In 1975, the Dauntless finally made its way aboard an aircraft carrier, participating in the retirement ceremonies for Admiral Ralph W. Cousins, Commanding Officer of the Atlantic Fleet on board the USS Nimitz.  The Dauntless, sporting a new paint job in the colors of Adm. Cousins, was hoisted upon the flight deck next to the Navy’s newest F-14 Tomcat fighter, which at the time was just entering the fleet.  Admiral Cousins, credited with a hit on the Japanese Carrier Shoho during the Battle of the Coral Sea, was reportedly very pleased and surprised that “Speedy D” was aboard for the ceremony.

     In the late 70’s and 80’s, “Speedy D” soldiered on, but never having been properly restored, it was becoming the Hangar Queen of Harlingen, Texas, the CAF’s Headquarters.  A decision was made by General Staff of the CAF to assign the Dauntless to a unit that could completely restore the airplane to pristine condition.

    In 1991, “Speedy D” was assigned to the Dixie Wing of the then Confederate Air Force, (now the Commemorative Air Force) to undergo an extensive multi year restoration.  The Dixie Wing’s restoration team, led by Mike Rettke, Gerald Carlson, Tex Layton, many others spent many years restoring the Dauntless to a condition that would make the workers at El Segundo proud.

    On a cold February morning in 1999 “Speedy D” took to the air for the first time in almost a decade.  With Mike Rettke at the controls, the Dauntless took to the air and actually lived up to it’s nickname, quickly outrunning the T6 “chase” plane that had assembled to assist with the maiden flight.

    “Speedy D” has been to hundreds of airshows in the 10 years since it’s restoration and continues to fly to honor the memory of those members of the “Greatest Generation” that designed her, built her, and took her into battle. 

    Other than a handful of museum examples, she is one of only two Dauntlesses that continue to fly.  Let’s all hope she flies another 65 years.


    The current color scheme of our SBD-5 was in use at the time of the Battle of the Marianas, or "The Marianas Turkey Shoot." It is authentic right down to the smallest details and is operational today, flying to roughly 20 airshows per year throughout the Southeast and Midwest.


    A member of our Wing, Bill Wambach, flew SBD's for a short period while he was in the Navy:

    "I was checked out in an SBD-5 at Beeville Texas on March 7, 1946 by Ensign Maderich (I still have my flight logbook). 1.3 hours. I flew SBD-5's solo on March 8th (1.6 hr.), March 9th (1.5 hr.), and twice on March 11th (1.5 hr. & 1.8 hr.).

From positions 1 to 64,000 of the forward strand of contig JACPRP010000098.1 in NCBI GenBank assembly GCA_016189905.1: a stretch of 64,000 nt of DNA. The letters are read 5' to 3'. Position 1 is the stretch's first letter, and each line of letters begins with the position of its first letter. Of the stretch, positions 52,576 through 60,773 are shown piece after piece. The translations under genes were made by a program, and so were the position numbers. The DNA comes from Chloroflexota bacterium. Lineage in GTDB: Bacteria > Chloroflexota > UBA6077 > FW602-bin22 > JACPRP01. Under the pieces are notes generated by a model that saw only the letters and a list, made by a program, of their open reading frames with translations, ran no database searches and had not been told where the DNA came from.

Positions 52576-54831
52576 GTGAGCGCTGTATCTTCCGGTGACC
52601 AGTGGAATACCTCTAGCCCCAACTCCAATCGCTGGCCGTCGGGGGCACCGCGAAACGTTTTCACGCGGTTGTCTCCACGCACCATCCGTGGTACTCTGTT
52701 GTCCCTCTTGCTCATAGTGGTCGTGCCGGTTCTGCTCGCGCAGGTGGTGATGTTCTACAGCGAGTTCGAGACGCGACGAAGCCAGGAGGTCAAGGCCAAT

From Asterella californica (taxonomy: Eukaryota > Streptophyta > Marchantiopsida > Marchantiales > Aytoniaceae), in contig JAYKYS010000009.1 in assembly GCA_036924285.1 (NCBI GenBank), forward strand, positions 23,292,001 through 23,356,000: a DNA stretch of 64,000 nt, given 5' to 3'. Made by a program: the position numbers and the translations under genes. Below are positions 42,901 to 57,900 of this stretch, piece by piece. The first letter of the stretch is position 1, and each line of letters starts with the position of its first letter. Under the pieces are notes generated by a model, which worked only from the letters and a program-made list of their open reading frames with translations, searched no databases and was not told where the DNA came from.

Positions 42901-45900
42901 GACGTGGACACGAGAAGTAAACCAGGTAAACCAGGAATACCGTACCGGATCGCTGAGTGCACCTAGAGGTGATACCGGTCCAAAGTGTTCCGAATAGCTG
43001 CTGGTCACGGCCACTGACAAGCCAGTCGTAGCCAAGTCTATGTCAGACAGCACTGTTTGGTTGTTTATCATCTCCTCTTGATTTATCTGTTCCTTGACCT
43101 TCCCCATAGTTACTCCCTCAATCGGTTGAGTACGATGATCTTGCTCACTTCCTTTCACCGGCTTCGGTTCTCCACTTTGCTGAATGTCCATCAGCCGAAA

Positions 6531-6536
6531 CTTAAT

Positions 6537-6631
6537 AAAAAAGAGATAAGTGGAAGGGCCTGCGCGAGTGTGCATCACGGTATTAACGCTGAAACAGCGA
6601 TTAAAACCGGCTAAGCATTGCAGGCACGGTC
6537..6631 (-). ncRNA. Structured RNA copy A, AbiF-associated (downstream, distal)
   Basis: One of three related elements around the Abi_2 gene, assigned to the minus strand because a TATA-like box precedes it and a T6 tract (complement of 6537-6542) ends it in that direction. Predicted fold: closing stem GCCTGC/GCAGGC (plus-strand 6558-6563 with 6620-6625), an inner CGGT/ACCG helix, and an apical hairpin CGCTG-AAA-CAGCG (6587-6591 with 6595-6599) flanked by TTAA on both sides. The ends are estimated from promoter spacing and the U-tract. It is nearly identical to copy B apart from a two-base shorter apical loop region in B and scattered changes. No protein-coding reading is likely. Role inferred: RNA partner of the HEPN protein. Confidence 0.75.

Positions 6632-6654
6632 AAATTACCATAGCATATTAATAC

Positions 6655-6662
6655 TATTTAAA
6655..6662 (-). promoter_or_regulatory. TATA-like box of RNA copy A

I also remember meeting up with two other cadets - pre-arranged without anyone else's knowledge - in our SBD's, far from the home field. The most fearless guy took the lead , with me 2nd and the 3rd guy in trail. He lead us down VERY low over the Nueces River, where he proceeded to follow the twists & turns between the trees on the banks. I recall not trusting his judgment and rising over the trees a few times. Then, I saw a dam ahead. I rose, but he stayed low until the last second. I saw a sailboat just above the dam, and it flipped flat in his propwash. We all pulled our noses up so the sailors couldn't read our plane numbers. Then, we flew wide around the base as we heard all the angry chatter over the radio. We approached from a different direction & landed without getting caught. If we had been caught, I'm sure we'd have been washed out, even though we were only a week from graduating!

    I was a Naval Aviation Cadet at the time. Those were the last training flights before I got my wings & commission as 2nd. Lt.,USMCR(NAVC) on March 20th 1946. I never got to fly an SBD again. I was sent home to Inactive Duty May 5, 1946. I was in the Inactive Reserve till May 14, 1949, flying only SNJ's.

    However, on Sept. 10, 1999, Tom Barnes gave me the privilege of flying in the back seat of L82GA with Col Mike Rettke as PIC, from PDK north of Atlanta to Falcon Field (FFC) for the airshow. What a thrill for this Old Goat to be in an SBD again more than 53 years after my 'hotrodding' as a 20-yr-old cadet!"

    -Bill Wambach, 1st Lt.,USMCR(NAVC)

    Read the full transcript of the interview


    General characteristics

    • Crew: 2
    • Length: 33 ft 1¼ in (10.09 m)
    • Wingspan: 41 ft 6�...oe in (12.66 m)
    • Height: 13 ft 7 in (4.14 m)
    • Wing area: 325 ft² (30.19 m²)
    • Empty weight: 6,404 lb (2,905 kg)
    • Loaded weight: 9,359 lb (4,245 kg)
    • Max. takeoff weight: 10,700 lb (4,853 kg)
    • Powerplant: 1 × Wright R-1820-60 radial engine, 1,200 hp (895 kW)


    • Maximum speed: 255 mph (222 knots, 410 km/h) at 14,000 ft (4,265 m)
    • Cruise speed: 185 mph (161 knots, 298 km/h)
    • Range: 1,115 mi (970 nmi, 1,795 km)
    • Service ceiling: 25,530 ft (7,780 m)
    • Rate of climb: 1,700 ft/min (8.6 m/s)
    • Wing loading: 32.9 lb/ft² (140.6 kg/m²)
    • Power/mass: 8.92 lb/hp (5.42 kg/kW)


    • Guns: **2 × 0.50 in (12.7 mm) forward-firing synchronized Browning M2 machine guns in engine cowling
      • 2 × 0.30 in (7.62 mm) flexible-mounted Browning machine gun in rear
    • Bombs: 2,250 lb (1,020 kg) of bombs